For my parents, the original ‘Always remember where you were when you heard…’ moment was the Assassination of John Kennedy. Even I, though only just past my eighth birthday on that night, remember the occasion, though I certainly didn’t appreciate the significance.
In my life, there are only two instances that stand out as moments I will remember in such detail: the Fall of the Berlin Wall, and 9/11.
Fifteen years ago today, only fifteen years, yet so much more years seem to have gone by, in both private and public life. I’d only just been working at Bolton Council for about a year, been married exactly ten months. It was my wife who alerted me, ringing up a short time after I had returned to work, from lunch, to report the first reports of plane attacks on New York, the City being closed, being on fire.
This was astonishing, and frightening. As soon as we’d finished our conversation, I privately reported it to my team leader. The enormity of what had happened, even in such sketchy details, held the potential for world-wide ruin: once upon a time, in the Eighties, the news had broken just before midnight of the unleashing of troops against the Polish shipyards, and I went to bed wondering if I would actually wake up again, for there were many hours in which an exchange of nuclear missiles could be unleashed in my sleep.
Neil, my boss, slipped out of the Town Hall to try to find out more. He had already told me to keep this news to myself, to not create a panic without first trying to find out if there was something to panic about. I returned to my desk and tried to work, but my heart and mind were not in it. If there was reason to panic, there was only one place I wanted to be, and that was with my wife, but at the very best, and assuming no interruptions to the trains, it would take an hour to get home.
What Neil brought back, I can no longer remember. It was soon overtaken by the images that are frozen in my memory, in the memories of all of us who stared at our screens and tried to comprehend what we were seeing. But at the time, I stayed at work, clocked out at 5.15pm, set off for the station.
There were all sorts of shops on the street to the station. Those that sold televisions had groups in front of them. My first sight of what had happened was a building crumbling in on itself, folding and collapsing. Standing in the street, under a September sun in Bolton, watching a World Trade Tower collapse and vanish, into itself. Watching the rolling clouds of dust rushing in every direction, consuming everything in its path.
These weren’t special effects, weren’t disaster movies peddling entertainment that, in a split second, became cheap, because the disaster movie had moved to the wrong side of the screen.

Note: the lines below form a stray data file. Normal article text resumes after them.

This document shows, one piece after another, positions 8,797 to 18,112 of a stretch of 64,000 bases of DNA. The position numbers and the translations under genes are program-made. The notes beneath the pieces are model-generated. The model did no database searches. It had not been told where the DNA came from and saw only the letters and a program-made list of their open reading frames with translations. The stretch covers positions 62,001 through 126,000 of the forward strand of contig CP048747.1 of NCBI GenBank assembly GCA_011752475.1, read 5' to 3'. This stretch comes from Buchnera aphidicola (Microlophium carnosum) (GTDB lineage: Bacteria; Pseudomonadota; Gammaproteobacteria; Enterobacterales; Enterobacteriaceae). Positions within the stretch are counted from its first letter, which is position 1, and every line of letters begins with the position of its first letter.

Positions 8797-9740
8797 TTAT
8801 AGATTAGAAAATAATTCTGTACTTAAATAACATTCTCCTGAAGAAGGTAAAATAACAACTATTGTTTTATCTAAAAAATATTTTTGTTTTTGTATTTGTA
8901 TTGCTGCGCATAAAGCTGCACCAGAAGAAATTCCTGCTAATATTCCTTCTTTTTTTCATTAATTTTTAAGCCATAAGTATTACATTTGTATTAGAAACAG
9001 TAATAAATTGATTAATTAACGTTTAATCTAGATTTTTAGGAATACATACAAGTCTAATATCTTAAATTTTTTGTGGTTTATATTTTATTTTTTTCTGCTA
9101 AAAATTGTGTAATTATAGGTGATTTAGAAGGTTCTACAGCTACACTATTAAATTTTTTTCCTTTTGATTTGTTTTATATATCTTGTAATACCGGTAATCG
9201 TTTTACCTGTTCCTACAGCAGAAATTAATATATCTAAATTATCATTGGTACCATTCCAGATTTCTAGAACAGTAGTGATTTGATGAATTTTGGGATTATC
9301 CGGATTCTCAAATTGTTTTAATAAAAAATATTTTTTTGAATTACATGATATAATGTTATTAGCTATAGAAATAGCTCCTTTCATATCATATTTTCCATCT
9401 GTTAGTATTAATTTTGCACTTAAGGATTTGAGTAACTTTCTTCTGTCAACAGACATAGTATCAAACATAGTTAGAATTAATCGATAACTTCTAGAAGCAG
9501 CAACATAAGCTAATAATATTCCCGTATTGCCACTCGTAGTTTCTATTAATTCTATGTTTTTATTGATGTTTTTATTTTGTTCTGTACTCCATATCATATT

I got home and hugged my wife. We watched the footage. It was gruesome and morbid even then, but it was impossible not to. It had to be seen, and over and again, like an oyster wraps a piece of grit in layers of nacre until it no longer irritates. That footage of the second plane, flying head-on into the second Tower and just vanishing: a plane that size, that weight, that bulk, disintegrating into nothing, not even the trace of a form left behind. The imagination couldn’t prepare your for that. Each viewing of that footage wrapped another fine layer of credulity over what your eyes were telling you.
After the first couple of days, that footage disappeared from the screens, never to be seen again, but by then it was embedded on the back of your eyeballs.
Because I read comics, because I still collected some superhero series’ at that time, I felt a curious emptiness, an absence, a dragging. It wasn’t too hard to identify. Superman hadn’t swooped out of nowhere and turned the plane aside. Spider-Man hadn’t swung around, getting people out. This was a comic book disaster, a world-shattering threat that got averted at the eleventh hour by one brightly-clad muscleman or other, only they hadn’t done it this time.
Because it had happened in that one world of DC’s Multiverse where the heroes couldn’t save the day, the real one. And yet a part of me couldn’t look at what happened, couldn’t comprehend it, without that nagging sense that someone in spandex should have kept it from being.
They said the world would never be the same again, that art and literature could never again deal with the pre-lapsarian world of September 10th, that everything would henceforth be observed through the same prism. Fifteen years on, it doesn’t feel like it. Mrs Brown’s Boys owns no bearing on 9/11. It plays no discernible part in many things.
Each year, the number of people who will never forget where they were when they heard that John Kennedy had been shot diminishes. It was fifty-three years ago. Every year, people die in their thousands. I work with only one other person who was alive that year, and he was only two then. My ex-wife was barely six months old.
The Berlin Wall fell the year I moved into my first house of my own. Twenty-seven years have gone by, but those who understood what it meant had to be adults that day in 1989.
It’s already fifteen years since 9/11, since the Twin Towers. I work with people who were teenagers, children even, when it occurred. Memories occlude, and begin to blur. We no longer think of it almost every day, we have come to accept the world in which we have lived since, more proximate matters dominate our attention. So far, no-one’s asked me what it was like that day. I do not expect to escape that question forever.